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Demand For Durable Goods, Nondurable Goods And Services

Listed author(s):
  • John J. Heim


    (Department of Economics, Rensselaer Polytechnic Institute, Troy, NY 12180-3590, USA)

Separate macroeconomic consumption demand functions are developed and tested for (1) durable goods, (2) nondurable goods and (3) services. These are compared for consistency with econometric studies of total consumer demand. Key factors determining demand for these goods are tested using U.S. 1960 - 2000 data. The econometric method used was 2SLS with heteroskedasticity controls. Data in first differences are used to reduce multicollinearity, non stationarity and autocorrelation. The models explain 94% of the variance in demand for consumer durables, 86% of demand for nondurable consumer goods and 81% of services demand. Demand for durables like autos and appliances, was found to be driven by the disposable income, wealth, the exchange rate, availability of consumer credit, interest rates on consumer credit, demand for new housing, which affects appliance demand, and population growth. Demand for nondurable goods, such as groceries and clothes, was driven by the same factors, except for new housing demand and the exchange rate. Demand for consumer services such as laundry, restaurant, and entertainment services was found to be related to disposable income, wealth, and population growth, but not related to consumer credit availability, or consumer credit interest rates. However, mortgage interest rates paid by households did seem to affect the demand for services.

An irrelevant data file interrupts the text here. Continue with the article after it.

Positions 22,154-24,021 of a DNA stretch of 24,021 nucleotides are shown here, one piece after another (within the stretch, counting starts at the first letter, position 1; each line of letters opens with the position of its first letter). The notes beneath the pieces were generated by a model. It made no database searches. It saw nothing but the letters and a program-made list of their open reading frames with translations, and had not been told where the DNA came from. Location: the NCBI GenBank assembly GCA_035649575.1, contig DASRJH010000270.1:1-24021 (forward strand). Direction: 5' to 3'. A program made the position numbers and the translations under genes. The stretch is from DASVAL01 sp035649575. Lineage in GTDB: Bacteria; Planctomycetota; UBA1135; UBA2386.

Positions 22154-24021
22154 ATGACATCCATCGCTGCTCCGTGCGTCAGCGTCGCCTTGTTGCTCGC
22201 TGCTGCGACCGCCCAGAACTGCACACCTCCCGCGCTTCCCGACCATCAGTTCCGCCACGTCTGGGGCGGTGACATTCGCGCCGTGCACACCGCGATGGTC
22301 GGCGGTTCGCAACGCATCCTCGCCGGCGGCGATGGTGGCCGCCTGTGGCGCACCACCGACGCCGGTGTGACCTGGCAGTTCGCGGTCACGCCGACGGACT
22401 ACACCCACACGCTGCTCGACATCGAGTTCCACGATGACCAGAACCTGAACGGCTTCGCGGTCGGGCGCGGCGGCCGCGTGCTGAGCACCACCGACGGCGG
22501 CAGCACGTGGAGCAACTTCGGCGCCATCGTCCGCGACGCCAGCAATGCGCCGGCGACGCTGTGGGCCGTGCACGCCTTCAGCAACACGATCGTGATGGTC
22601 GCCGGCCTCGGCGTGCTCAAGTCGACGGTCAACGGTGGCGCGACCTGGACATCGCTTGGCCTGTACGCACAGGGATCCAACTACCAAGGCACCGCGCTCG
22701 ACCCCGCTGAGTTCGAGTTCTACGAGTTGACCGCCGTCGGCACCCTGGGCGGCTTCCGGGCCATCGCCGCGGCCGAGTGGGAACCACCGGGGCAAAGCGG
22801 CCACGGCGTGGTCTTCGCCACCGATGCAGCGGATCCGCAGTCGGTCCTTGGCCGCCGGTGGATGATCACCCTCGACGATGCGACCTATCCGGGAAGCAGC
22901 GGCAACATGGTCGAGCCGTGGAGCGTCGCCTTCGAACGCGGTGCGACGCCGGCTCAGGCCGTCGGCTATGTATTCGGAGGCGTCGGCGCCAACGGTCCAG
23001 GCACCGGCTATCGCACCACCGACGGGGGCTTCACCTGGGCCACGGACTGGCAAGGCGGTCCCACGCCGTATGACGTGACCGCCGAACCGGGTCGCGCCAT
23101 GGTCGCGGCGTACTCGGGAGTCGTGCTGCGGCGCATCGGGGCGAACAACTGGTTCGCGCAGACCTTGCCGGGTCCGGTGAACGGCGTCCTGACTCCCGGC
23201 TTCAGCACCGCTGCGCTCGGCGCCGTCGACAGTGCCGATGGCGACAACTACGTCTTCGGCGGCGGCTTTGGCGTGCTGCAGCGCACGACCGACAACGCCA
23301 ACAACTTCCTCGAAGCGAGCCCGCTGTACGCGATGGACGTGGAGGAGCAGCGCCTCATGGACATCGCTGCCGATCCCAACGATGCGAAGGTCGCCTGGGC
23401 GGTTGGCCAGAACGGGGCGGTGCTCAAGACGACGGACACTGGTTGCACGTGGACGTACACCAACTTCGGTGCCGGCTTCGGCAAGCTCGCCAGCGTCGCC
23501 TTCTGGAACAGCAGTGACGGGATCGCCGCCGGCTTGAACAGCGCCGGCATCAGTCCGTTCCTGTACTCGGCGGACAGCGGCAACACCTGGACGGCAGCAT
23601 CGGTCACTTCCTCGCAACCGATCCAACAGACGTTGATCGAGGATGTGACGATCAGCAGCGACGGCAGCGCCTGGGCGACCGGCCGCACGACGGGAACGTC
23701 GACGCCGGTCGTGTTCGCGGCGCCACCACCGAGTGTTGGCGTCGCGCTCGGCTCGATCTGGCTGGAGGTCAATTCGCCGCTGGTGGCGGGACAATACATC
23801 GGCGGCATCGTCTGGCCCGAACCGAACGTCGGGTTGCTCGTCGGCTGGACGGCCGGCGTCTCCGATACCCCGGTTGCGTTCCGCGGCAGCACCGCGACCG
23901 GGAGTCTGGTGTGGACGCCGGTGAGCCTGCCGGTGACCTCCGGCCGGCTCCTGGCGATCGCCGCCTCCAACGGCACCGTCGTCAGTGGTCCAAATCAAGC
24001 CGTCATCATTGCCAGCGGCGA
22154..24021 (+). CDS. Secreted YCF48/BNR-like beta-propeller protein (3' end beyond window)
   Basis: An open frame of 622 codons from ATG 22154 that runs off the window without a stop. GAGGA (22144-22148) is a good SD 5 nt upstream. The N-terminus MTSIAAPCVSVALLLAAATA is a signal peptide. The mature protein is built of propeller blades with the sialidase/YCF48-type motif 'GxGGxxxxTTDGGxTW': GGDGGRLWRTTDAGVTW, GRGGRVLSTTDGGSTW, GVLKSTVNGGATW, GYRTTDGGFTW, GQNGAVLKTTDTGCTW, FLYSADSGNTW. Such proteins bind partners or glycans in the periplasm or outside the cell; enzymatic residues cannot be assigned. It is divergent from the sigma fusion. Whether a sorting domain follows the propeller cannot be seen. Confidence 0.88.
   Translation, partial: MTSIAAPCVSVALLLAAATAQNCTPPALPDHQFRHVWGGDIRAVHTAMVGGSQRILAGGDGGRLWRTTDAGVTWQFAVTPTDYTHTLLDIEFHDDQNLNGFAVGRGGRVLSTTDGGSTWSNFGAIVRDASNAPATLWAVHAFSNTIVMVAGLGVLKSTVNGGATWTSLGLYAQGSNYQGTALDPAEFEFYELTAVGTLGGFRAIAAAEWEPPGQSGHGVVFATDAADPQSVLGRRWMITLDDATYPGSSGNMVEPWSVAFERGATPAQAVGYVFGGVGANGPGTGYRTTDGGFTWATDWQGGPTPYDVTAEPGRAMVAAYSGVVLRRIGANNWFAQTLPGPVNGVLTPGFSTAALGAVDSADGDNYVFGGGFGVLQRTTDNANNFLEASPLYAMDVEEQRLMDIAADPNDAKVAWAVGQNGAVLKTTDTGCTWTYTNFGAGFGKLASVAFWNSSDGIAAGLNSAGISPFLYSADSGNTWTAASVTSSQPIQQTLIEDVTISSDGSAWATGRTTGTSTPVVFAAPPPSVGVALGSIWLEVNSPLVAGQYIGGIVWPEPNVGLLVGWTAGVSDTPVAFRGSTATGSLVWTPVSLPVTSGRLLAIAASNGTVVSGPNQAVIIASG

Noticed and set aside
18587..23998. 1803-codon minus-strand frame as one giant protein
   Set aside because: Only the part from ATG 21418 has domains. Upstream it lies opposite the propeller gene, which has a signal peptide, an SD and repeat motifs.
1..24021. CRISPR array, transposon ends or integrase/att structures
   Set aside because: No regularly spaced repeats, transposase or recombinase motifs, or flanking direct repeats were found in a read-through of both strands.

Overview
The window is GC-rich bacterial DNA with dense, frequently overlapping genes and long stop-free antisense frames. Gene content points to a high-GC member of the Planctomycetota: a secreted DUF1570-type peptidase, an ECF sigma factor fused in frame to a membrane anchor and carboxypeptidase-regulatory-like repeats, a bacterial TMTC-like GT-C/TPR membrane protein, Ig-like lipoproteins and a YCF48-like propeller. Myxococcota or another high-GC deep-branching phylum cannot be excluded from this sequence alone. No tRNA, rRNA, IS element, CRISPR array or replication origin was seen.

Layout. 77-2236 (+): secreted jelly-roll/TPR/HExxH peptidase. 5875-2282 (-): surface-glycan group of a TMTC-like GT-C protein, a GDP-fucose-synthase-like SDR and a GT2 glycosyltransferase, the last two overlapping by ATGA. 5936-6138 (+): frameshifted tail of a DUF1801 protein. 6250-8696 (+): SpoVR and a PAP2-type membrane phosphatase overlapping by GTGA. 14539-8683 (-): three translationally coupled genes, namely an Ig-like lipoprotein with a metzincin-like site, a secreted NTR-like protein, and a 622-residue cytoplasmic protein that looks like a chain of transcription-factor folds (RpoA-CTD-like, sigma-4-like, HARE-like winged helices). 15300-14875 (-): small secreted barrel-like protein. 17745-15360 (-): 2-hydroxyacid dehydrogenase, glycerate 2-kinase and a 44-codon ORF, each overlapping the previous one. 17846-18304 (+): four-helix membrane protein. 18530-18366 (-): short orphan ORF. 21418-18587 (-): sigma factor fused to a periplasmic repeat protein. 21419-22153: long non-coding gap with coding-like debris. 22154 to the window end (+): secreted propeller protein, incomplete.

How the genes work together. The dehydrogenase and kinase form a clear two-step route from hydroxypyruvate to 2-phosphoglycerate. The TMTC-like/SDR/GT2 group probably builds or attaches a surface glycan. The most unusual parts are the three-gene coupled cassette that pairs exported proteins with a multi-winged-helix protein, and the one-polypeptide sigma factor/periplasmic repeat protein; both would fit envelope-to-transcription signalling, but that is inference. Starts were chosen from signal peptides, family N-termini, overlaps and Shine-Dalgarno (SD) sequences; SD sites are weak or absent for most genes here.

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Paper provided by Rensselaer Polytechnic Institute, Department of Economics in its series Rensselaer Working Papers in Economics with number 0906.

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Date of creation: Aug 2009
Handle: RePEc:rpi:rpiwpe:0906
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  1. John J. Heim, 2008. "The Consumption Function," Rensselaer Working Papers in Economics 0805, Rensselaer Polytechnic Institute, Department of Economics.
  2. John J. Heim, 2009. "A MethodFor Separating Iincome & Substitution Effects Of Exchange Rate Changes On Aggregate Demand," Rensselaer Working Papers in Economics 0901, Rensselaer Polytechnic Institute, Department of Economics.
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